It's been a week since I left Santa Barbara from the Third International Tunicate conference. Long past time for a report.
I left in plenty of time on Saturday. Went up to Houston, as usual, then had over an hour layover at Los Angeles in LAX, wherein I had plenty of time to contemplate the outrageous prices for things in the store. (Tip: If you want some chocolate bars or snacks when you're traveling, get them before your plane stops at LAX!) And I missed my plane to Santa Barbara.
This is one of those awkward points where one is torn between being honest and knowing someone is going to read it and think, "This guy is too stupid to live."
The deal is this. I get into the airport. Check the gate. The gate says 62A. I'm at gate 62A. There's a sign up saying this is a shuttle to other gates. "Ah," I think, "we wait here until an agent comes to gather all of us going to that flight in one go." I sit there and miss I don't know how many opportunities to got the right gate I don't really realize how the shuttle works until it's too late. There's no sign saying how often the shuttle is supposed to run. I later realized the driver had been in a few times, but didn't say anything! So unless you were looking up at the right moment, you wouldn't realize anyone was there to take you over to another gate.
Luckily, the fine folks get me on another plane and I'm only a little late to Santa Barbara. Missed registration by a few minutes, but not the opening night reception. There are all of three people I know at this meeting. When I get back from the reception, I look into my suitcase (actually a fine backpack designed for air travel by Mountain Equipment Co-op, which I love), and realize I forgot my bag with toothpaste, shampoo, shaver, and so on. (Wondering "How does this guy manage to live?" yet?)
The next morning (Sunday), I wake up well before breakfast is served. Fortunately, Santa Barbara is the only university in North America built on a beach, so I go walk around the beach. I've been to the campus before, almost exactly 10 years ago, and am reminded how nice it is. I'm also reminded throughout my visit about how environmentally conscious California is compared to Texas, where I think "environment" is considered to be a dirty word. Electric cars, notices up encouraging water conservation, signs noting that recycled water is used in the toilet, recycle bins, and much more -- none of which I ever see a hint of in Texas.
So I spend the day sitting in talks. For the night, they've put us in student housing, with various games (ping pong, pool, foosball, air hockey, those sorts of things.) I stay up quite late goofing around and talking to people.
The next morning, I wake up very early again, and go to talks with only a few hours of sleep. The big thing is that posters are Monday night, which I have. I get my poster up. I'm up late again talking about my poster and socializing. The response to the poster is good, although I wish there were more data on it. Basically, the sort of questions I get convince me that I'm on the right track with the project.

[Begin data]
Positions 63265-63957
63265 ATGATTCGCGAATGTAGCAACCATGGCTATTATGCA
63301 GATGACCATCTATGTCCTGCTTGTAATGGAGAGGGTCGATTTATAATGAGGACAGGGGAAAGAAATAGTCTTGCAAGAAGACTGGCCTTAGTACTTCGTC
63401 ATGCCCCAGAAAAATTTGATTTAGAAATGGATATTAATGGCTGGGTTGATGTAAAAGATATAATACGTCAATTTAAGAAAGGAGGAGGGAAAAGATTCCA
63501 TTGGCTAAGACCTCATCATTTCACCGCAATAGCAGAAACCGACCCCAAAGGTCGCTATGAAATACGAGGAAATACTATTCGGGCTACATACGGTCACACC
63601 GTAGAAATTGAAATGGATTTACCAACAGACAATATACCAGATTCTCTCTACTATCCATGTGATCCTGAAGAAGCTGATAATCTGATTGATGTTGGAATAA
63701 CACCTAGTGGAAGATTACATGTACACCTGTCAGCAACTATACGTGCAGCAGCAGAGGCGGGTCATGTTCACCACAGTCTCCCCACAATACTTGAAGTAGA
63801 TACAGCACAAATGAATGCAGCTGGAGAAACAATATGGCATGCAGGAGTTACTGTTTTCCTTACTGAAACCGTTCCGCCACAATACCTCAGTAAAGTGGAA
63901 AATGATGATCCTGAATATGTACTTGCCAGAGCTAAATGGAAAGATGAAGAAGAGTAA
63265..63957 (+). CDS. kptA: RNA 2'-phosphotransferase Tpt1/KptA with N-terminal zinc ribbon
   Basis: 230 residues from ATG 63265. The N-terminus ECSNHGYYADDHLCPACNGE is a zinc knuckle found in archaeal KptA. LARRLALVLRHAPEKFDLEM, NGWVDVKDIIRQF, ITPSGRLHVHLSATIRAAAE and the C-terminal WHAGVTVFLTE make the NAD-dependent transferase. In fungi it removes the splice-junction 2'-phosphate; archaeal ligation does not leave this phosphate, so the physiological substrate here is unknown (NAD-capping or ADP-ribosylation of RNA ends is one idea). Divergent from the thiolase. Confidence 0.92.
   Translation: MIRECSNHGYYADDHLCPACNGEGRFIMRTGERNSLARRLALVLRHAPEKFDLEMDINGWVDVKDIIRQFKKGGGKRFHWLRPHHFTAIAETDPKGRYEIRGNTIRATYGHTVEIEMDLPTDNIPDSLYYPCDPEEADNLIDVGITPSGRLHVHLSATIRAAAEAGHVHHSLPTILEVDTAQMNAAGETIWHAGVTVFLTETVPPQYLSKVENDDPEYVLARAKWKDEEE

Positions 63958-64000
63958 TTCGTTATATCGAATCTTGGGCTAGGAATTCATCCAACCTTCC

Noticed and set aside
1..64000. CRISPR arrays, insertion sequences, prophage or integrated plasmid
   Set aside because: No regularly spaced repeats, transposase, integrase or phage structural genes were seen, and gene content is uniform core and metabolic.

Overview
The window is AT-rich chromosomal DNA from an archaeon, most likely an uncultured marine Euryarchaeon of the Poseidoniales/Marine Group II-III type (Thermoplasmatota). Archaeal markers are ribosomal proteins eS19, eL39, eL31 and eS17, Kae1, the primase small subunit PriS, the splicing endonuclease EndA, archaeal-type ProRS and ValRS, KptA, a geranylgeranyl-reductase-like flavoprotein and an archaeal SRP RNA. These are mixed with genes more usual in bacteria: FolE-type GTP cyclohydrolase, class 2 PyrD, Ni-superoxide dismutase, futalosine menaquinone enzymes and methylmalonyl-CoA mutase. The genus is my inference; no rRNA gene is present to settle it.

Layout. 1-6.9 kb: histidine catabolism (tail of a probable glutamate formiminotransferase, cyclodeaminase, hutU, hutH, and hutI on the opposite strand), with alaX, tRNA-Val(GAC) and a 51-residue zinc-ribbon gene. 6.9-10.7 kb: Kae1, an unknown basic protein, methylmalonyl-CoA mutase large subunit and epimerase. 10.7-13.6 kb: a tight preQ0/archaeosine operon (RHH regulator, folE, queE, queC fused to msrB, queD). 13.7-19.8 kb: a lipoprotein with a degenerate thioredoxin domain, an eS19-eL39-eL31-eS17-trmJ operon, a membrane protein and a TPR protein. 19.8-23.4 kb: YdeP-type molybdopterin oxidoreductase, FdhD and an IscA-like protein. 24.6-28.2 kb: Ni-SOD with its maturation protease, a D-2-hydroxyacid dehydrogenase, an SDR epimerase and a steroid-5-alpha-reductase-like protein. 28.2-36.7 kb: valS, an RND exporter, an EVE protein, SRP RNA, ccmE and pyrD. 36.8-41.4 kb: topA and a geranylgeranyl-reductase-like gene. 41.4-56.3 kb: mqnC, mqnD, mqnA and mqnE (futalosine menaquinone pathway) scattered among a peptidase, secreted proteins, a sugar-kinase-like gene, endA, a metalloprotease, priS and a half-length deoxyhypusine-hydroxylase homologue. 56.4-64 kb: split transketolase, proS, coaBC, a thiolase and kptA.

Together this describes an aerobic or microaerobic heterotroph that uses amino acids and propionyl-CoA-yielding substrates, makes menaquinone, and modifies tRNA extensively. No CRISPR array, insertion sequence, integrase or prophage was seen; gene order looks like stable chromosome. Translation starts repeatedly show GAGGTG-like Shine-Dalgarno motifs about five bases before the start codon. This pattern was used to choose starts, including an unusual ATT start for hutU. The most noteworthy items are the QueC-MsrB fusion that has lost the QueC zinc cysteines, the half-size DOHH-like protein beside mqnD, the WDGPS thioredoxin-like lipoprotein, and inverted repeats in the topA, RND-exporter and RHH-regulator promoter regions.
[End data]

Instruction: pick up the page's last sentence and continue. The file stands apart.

Tuesday morning, I can't sleep in again. The talks that are further afield from my work -- well, I zone out a bit during some of those, I'm afraid. But the nice thing is, they've only scheduled a half day's worth of talks. During the afternoon, they give us an excursion to the Santa Barbara Natural History Museum, which is really excellent. It's got some great research programs and excellent exhibits. Some of the highlights include a real blue whale skeleton, the only woolly mammoth hair on display in North America, and a butterfly house. Much more besides! I wish I'd had another hour or so there. That night, I think this was the night they had a roundtable discussion. I got up and talked a bit about what we're trying to do with the Coastal Studies Lab. I kind of feel it's important for me to promote the lab, because the two other people associated with it who were supposed to come, couldn't. My colleague Virginia was recovering from minor surgery, while the lab's director had his reservations fouled up.
After the roundtable, yes, I'm up late again. Not quite as late as the previous nights, but I still don't think I'm in my room before midnight. I learn that the European's love for soccer seems to carry over to foosball. An Italian woman named Lucia positively slays at foosball, much to the surprise of many. I lose at pretty much every game I play at; I think I win one game of ping pong. Another Italian researcher, Paolo, tickles the ivories and plays a few things like "O Solo Mio" on the upright piano in the room. Down the hall, I hear some spirited alcohol-enhanced discussion about ascidians and Hox genes from the conference organizers and a couple of of bigshots in the field.
The last morning of the conference, we take a picture of attendees during the coffee break. I think there's about 100 people total, which is a good size for a conference. I don't go to the last couple of talks so I can get ready to catch my plane back.
All in all, a very good conference. The major complaint I had (which I posted to the Tunicata email discussion list later) was how few people kept their talks to the scheduled 20 minutes. If people had kept on time, I could have done a few other things (like write blog entries, deal with email from the office, etc.), but I was kept running pretty much nonstop during the day.